Wide adoption of Do Not Track technology isn't just about slapping a button on web browsers. Even after Chrome, Safari, Firefox and IE support user-imposed limits on ad tracking, publishers must honor the Do Not Track signals their browsers will generate when individuals choose to opt out.
With the ad sector, Federal Trade Commission, and U.S. Commerce Department officially throwing their weight behind Do Not Track, big ad sellers are obliged to get serious about honoring those requests.
Among the first to do so is Yahoo, which has begun rolling out global support for the Do Not Track standard, and expects to complete the process by early summer.
Here's how it works: When someone with Do Not Track activated visits any site where Yahoo has data collection in place, a signal is sent to Yahoo's servers. This could happen via a Yahoo-owned site or network partner. Once the opt-out is set, the request will apply to all future interactions with Yahoo, so long as the user doesn't switch browsers.
"When our servers receive the DNT signal, this activates our existing opt-out process. With DNT turned on, Yahoo! will no longer score your activities for advertising or content interests and no longer personalize your ads and content based on those interest scores," Shane Wiley, VP of privacy and data governance, wrote in a blog post today.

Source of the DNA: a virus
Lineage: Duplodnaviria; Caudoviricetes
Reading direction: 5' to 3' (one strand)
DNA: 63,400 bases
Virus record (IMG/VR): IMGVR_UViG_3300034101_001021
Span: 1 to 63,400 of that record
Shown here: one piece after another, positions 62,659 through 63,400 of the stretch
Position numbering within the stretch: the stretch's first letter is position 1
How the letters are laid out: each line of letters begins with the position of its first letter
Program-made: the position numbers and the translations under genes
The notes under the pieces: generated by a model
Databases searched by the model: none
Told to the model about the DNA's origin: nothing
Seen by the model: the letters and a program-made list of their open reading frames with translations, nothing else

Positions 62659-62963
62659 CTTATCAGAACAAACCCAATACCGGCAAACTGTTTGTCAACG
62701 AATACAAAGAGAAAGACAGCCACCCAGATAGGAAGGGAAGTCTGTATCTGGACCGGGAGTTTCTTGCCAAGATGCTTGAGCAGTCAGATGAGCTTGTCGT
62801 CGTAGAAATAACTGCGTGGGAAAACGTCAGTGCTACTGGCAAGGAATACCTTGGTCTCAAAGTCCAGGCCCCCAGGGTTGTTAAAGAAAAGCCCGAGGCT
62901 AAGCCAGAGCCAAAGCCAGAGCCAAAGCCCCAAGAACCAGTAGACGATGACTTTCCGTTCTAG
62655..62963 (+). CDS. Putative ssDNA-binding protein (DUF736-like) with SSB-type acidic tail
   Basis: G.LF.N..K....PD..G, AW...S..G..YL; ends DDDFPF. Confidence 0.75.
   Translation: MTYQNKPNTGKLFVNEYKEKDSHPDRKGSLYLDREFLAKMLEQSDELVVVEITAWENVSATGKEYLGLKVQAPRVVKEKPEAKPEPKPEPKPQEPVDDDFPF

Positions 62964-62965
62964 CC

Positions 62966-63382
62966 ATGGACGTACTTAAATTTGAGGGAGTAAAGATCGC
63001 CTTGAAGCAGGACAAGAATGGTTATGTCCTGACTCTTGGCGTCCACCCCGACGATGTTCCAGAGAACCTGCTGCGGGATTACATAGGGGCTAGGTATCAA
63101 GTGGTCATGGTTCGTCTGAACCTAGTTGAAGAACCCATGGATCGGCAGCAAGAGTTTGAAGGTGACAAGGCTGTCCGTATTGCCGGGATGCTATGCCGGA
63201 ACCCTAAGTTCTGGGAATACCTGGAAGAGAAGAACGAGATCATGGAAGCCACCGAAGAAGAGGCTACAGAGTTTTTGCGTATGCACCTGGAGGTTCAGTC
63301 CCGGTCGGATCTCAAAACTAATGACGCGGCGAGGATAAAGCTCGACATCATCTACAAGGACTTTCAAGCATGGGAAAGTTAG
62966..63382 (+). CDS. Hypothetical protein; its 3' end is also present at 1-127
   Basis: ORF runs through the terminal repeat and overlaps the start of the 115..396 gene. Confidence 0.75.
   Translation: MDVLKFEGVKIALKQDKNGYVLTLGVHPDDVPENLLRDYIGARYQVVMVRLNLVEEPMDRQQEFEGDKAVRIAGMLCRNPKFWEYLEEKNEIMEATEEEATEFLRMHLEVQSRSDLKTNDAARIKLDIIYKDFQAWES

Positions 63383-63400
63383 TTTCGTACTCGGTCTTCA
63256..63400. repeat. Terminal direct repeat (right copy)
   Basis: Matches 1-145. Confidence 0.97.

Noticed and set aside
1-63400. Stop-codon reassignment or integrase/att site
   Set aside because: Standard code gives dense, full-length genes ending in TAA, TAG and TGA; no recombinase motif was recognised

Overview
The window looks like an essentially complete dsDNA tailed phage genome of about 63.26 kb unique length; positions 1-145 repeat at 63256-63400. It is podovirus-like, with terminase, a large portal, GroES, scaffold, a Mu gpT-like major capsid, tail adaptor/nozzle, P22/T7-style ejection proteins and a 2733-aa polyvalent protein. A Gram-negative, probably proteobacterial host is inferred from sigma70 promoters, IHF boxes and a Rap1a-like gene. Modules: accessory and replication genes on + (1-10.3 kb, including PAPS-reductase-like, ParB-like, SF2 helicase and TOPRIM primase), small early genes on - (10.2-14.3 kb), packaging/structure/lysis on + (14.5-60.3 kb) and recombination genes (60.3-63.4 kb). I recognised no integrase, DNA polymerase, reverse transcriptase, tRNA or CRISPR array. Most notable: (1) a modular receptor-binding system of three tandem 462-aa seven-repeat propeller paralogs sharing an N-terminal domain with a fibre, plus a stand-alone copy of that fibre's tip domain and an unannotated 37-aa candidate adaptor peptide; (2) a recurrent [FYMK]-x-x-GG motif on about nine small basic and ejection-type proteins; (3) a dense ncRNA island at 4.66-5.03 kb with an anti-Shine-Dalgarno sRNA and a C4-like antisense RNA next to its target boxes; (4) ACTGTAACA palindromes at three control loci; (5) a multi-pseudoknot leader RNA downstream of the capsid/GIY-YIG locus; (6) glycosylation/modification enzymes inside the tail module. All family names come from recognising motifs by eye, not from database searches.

Several Yahoo platforms and properties already honor Do Not Track signals, among them Right Media, Interclick, and some individual Yahoo properties. A Do Not Track opt-out triggered through any of these channels is honored across the Yahoo network.
Yahoo has been early to adopt other self-regulatory efforts. Three years ago, it created an Ad Interest Manager, giving users transparency and control over their profiles for behavioral targeting and data collection. And it claims to have been the first to incorporate the AdChoices behavioral ad icon during 2010.
"We support the Yahoo efforts announced today to meet the DAA commitment made at the White House in February…" Stuart Ingis, counsel to the Digital Advertising Alliance, which oversees the AdChoices program, said in a statement. "We look forward to the others in DAA honoring browser based choice as an additional means of honoring consumer choice in accordance with DAA Principles."
This article was originally published on ClickZ.
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